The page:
Adaptations[edit]

Films
  • Lady Audley's Secret 1912 (USA, black and white, silent)
  • Lady Audley's Secret (aka Secrets of Society) 1915 (USA, black and white, silent, directed by Marshall Farnum)
  • Lady Audley's Secret 1920 (UK, black and white, silent, directed by Jack Denton)
  • Lady Audley's Secret 2000 (UK, TV, directed by Betsan Morris Evans)
Radio
  • Lady Audley's Secret 2009 (UK, BBC Radio 4)
Stage
  • 1863 (adapted by Colin Henry Hazlewood, first performed at the Victoria Theatre, London, 1863. Hazlewood also dramatised Braddon's Aurora Floyd the same year.[7])
  • 1930 Cambridge Festival Theatre a "melodramatized version" of the novel including a "birthday fete and Rustic Ballet, The part of Lady Audley was played by (Dame) Flora Robson and the performance was produced by Tyrone Guthrie. It was preceded by a performance of Morton's Cox and Box. Reference Festival Theatre programmes of 25 January 1930 and 3 February 1930
  • 1971 (Chicago, Goodman Theatre, adaptation by Douglas Seale)[8]
  • 1972 (Off Broadway, Seale adaptation)[9][10]

In popular culture[edit]

Lady Audley's Secret is involved in a subplot of Betsy and Tacy Go Downtown, the fourth book in the Betsy-Tacy series by Maud Hart Lovelace. Betsy has read it and other books in the same genre, and aspires to write similar works.

References[edit]

  1. ^ a b c d John Sutherland. "Lady Audley's Secret" in The Stanford Companion to Victorian Fiction, 1989.
  2. ^ a b c John Sutherland. "Braddon" in The Stanford Companion to Victorian Fiction, 1989.
  3. ^ Elaine Showalter (1982). Literature of Their Own: British Women Novelists from Brontė to Lessing
  4. ^ a b c d e f Summerscale, Kate (2008). The Suspicions of Mr Whicher, Or the murder at Road Hill House. Bloomsbury. ISBN 978-0-7475-8215-1. . Ppg. 217-18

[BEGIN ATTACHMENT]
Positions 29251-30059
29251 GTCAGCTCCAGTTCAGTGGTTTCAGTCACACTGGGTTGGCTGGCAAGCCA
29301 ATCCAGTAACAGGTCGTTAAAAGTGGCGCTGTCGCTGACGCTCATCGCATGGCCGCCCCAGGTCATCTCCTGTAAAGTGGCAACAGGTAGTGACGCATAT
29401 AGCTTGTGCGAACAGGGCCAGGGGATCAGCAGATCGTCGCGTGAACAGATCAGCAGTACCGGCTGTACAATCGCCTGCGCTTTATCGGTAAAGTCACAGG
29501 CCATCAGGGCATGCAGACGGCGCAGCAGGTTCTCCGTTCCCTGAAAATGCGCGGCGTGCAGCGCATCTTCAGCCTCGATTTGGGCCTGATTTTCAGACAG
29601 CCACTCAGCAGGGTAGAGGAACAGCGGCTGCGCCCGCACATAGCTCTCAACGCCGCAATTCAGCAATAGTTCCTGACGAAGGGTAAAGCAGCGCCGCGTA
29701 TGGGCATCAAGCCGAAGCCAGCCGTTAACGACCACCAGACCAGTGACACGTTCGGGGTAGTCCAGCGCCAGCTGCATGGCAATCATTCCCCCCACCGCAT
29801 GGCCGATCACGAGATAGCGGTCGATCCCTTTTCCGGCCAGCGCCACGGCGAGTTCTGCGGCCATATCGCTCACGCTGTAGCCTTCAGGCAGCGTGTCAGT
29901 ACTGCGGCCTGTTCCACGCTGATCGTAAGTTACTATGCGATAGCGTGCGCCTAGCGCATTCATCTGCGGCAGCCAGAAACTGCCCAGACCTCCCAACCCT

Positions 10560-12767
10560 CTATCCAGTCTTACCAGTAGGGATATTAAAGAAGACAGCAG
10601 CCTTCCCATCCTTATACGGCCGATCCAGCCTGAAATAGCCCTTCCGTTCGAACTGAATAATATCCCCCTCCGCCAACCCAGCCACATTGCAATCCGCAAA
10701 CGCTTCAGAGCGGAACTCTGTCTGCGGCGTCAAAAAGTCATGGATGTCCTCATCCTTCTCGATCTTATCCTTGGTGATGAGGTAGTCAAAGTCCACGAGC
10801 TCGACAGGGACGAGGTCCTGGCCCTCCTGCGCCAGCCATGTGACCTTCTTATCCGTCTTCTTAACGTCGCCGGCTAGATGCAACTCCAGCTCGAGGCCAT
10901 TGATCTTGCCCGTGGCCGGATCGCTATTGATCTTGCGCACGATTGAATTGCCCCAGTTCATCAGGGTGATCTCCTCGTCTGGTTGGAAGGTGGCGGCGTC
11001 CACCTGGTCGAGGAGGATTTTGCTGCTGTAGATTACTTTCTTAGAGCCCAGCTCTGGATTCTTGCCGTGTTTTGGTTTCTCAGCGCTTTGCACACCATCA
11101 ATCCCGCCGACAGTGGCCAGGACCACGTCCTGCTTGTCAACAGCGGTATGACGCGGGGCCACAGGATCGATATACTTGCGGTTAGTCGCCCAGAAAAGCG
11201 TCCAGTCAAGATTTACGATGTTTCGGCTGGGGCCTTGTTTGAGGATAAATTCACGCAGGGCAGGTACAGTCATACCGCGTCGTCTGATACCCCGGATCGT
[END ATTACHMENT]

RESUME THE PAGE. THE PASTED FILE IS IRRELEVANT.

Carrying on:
5. ^ History of Ingatestone, Essex
  6. ^ See Jennifer M. Woolston's "Lady Audley as the Cunning 'Other': An Economic, Sexual, and Criminal Attack on the Victorian Patriarchal Mindset", English Association of Pennsylvania State Universities (EAPSU) Online, Vol. 5 (Fall 2008). [1]
  7. ^ G. C. Boase, Megan A. Stephan, "Hazlewood, Colin Henry (1823–1875)", rev. Megan A. Stephan, Oxford Dictionary of National Biography, (accessed 3 December 2011)
  8. ^ Introduction to the Dover Edition by Norman Donaldson: Lady Audley's Secret (1974)
  9. ^ Barnes, Clive (4 October 1972). The Stage: 'Lady Audley'; Victorian Musical Is at Eastside Playhouse, The New York Times, Retrieved December 1, 2010 (debuted at Eastdale Playhouse in New York City on October 3, 1972)
  10. ^ http://www.mtishows.com/show_detail.asp?showid=000047
Further reading
  • Beller, Anne-Marie (2012). Mary Elizabeth Braddon: A Companion to the Mystery Fiction. Jefferson, NC: McFarland. ISBN 978-0-7864-3667-5. 
  • Cvetkovich, Ann (1992). Mixed Feelings: Feminism, Mass Culture and Victorian Sensationalism. New Brunswick, NJ: Rutgers University Press. ISBN 978-0813518572. 
  • Diamond, Michael (2003). Victorian Sensation. London: Anthem. pp. 197–208. ISBN 1-84331-150-X. 
  • King, Andrew (2002). "Sympathy as Subversion? Reading Lady Audley's Secret in the Kitchen". Journal of Victorian Culture 7 (1): 60–85. doi:10.3366/jvc.2002.7.1.60. 
  • Nemesvari, Richard (1995). "Robert Audley's secret: male homosocial desire in Lady Audley's Secret". Studies in the Novel. XXVII: 515–528. JSTOR 29533089. 
  • Tilley, Elizabeth (1995). "Gender and role-playing in Lady Audley's Secret". In Valeria Tinkler-Villani & Peter Davidson, with Jane Stevenson. Exhibited by Candlelight: Sources and Developments in the Gothic Tradition. Amsterdam: Rodopi. pp. 197–204. ISBN 9789051838329. 
  • Wolff, Robert Lee (1979). Nineteenth-Century Fiction: a Bibliographical Catalogue. New York: Garland. 
  • Woolston, Jennifer M. (2008). "Lady Audley as the cunning 'other': an economic, sexual, and criminal attack on the Victorian patriarchal mindset". English Association of Pennsylvania State Universities (EAPSU) Online 5. 

External links[edit]